Bill ‘The Bond King’ Gross, founder of PIMCO says that the long run of stocks outperforming the overall economy is done and that the only policy option left for the ‘advanced’ economies in the world is inflating their way out of debt. Since Inflation = Higher Interest Rates and rising rates reduces the value of existing bonds issued at lower (currently near zero) rates, they don’t look to good as a long term investment either. See his letter here PIMCO Investment Outlook
So what’s a saver or investor to do, especially those nearing or at retirement? Chase yields in emerging market bonds? Who would you trust for information about those issues? Have those economies really decoupled from the US and Europe? Where could you find a decent stream of income with inflation protection build in and appreciation potential on top of that?
Apartment building investments. As we’ve laid out previously apartment owners can benefit from even small increases in rents, have demographics and social trends on their side and new supply has been quite limited over the last decade (see here, here and here for the details). Does the prospect of high single digit current income with inflation protection and even appreciation potential warm your retirement spreadsheet?
In this example, raising rents $25 or about 3% increases the value and owner’s equity $190,000 or almost 12% plus the income goes up more than 9%. That is the power of apartment building investment. Notice that in this example that the building is nearly full, if we were to buy a building that had more vacancies we could have paid a lower price based on the lower Net Operating Income and we would have the opportunity to create even more value by improving the management to bring in more renters. That is why we like apartments.
When I talk about investing in apartments I am not talking about being in the landlord business, I am talking about being in the property owning business and one of the expenses we gladly pay is for professional property management. We’re not in the tenants, toilets and trash business; we hire the pros to handle that and our job is to manage the managers…. And reap the rewards. Find out how we invest in apartments and how you can too by contacting me at firstname.lastname@example.org.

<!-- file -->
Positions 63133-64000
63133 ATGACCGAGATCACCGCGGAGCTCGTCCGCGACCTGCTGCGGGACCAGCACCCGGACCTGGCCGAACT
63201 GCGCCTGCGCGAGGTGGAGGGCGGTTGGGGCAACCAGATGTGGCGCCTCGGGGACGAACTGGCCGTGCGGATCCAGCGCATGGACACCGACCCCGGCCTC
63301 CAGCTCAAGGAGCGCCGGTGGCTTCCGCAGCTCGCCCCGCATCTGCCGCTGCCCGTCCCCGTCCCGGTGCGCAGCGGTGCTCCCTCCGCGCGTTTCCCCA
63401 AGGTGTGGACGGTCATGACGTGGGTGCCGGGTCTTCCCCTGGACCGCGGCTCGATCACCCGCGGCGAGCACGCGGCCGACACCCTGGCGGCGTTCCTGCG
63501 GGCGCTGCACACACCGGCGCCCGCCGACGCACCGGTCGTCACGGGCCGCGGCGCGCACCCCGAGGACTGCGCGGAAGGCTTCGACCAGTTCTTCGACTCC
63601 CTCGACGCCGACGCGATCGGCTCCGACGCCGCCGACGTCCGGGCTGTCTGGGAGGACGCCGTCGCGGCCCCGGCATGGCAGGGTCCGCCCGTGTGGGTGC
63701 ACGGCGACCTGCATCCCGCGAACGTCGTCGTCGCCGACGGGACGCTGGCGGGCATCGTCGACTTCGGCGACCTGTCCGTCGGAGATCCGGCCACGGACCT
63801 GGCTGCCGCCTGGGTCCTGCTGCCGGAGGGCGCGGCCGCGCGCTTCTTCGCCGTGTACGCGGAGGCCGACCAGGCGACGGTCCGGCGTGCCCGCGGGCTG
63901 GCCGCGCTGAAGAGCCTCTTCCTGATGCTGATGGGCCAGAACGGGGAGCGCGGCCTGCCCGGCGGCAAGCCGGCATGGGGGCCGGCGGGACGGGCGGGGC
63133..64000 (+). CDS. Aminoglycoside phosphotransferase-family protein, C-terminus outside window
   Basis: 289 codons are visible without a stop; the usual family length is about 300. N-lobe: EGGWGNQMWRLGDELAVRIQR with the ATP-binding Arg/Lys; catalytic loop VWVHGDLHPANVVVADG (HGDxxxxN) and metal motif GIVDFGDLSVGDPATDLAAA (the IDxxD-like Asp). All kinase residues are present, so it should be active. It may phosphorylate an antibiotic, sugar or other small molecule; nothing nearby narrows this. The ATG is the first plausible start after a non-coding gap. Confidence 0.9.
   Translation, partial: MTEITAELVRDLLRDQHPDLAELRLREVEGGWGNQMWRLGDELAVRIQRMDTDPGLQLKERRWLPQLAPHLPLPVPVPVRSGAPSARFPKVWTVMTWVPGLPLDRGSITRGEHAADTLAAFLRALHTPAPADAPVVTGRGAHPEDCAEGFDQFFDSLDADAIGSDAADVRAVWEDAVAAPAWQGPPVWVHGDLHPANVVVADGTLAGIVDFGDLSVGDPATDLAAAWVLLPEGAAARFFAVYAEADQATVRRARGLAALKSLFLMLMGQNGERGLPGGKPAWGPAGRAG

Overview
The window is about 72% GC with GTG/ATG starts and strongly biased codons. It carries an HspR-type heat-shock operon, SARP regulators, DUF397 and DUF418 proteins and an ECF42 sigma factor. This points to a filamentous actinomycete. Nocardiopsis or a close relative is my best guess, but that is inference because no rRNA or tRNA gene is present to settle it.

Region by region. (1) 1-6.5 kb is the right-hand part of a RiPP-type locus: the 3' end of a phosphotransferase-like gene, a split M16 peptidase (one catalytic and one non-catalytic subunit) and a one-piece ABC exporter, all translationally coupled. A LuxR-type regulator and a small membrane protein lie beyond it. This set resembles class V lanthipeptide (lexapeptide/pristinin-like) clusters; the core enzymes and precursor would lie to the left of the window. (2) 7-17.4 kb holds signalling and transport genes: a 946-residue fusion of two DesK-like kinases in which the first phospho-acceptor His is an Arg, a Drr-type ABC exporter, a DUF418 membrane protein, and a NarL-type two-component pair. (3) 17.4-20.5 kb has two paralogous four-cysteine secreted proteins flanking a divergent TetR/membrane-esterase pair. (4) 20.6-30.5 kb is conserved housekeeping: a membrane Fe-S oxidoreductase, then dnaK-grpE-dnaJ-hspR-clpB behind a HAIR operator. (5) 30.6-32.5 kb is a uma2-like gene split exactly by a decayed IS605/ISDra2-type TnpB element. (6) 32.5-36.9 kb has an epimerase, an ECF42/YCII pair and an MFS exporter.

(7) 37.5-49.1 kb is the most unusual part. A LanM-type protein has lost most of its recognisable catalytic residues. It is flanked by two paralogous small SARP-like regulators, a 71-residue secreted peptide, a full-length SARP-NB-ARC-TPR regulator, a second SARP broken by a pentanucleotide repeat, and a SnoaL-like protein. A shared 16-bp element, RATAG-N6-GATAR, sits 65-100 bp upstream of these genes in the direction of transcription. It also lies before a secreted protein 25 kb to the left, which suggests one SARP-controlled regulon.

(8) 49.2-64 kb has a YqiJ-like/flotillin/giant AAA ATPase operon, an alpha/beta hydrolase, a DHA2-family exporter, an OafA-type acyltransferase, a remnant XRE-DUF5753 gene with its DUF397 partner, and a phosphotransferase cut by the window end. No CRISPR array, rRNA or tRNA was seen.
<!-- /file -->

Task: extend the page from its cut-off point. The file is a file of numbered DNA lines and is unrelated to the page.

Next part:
Home prices have crashed. Interest rates are at all-time lows. If you’re in the market to buy, homes are more affordable than they’ve been in years. Or are they?
From a WSJ report posted by Motley Fool:
The median down payment in nine major U.S. cities rose to 22% last year on properties purchased through conventional mortgages. … That percentage doubled in three years and represents the highest median down payment since the data were first tracked in 1997.
In their June 2012 Economic Update, Freddie Mac says: “Over the year ending March 2012, an additional 1.5 million households moved into rental housing. That’s a 4 percent increase in renter-occupied dwellings in a single year.”
The increase in apartment demand has helped to enhance property values, on average up about 25 percent during the past two years from their trough during the first quarter of 2010…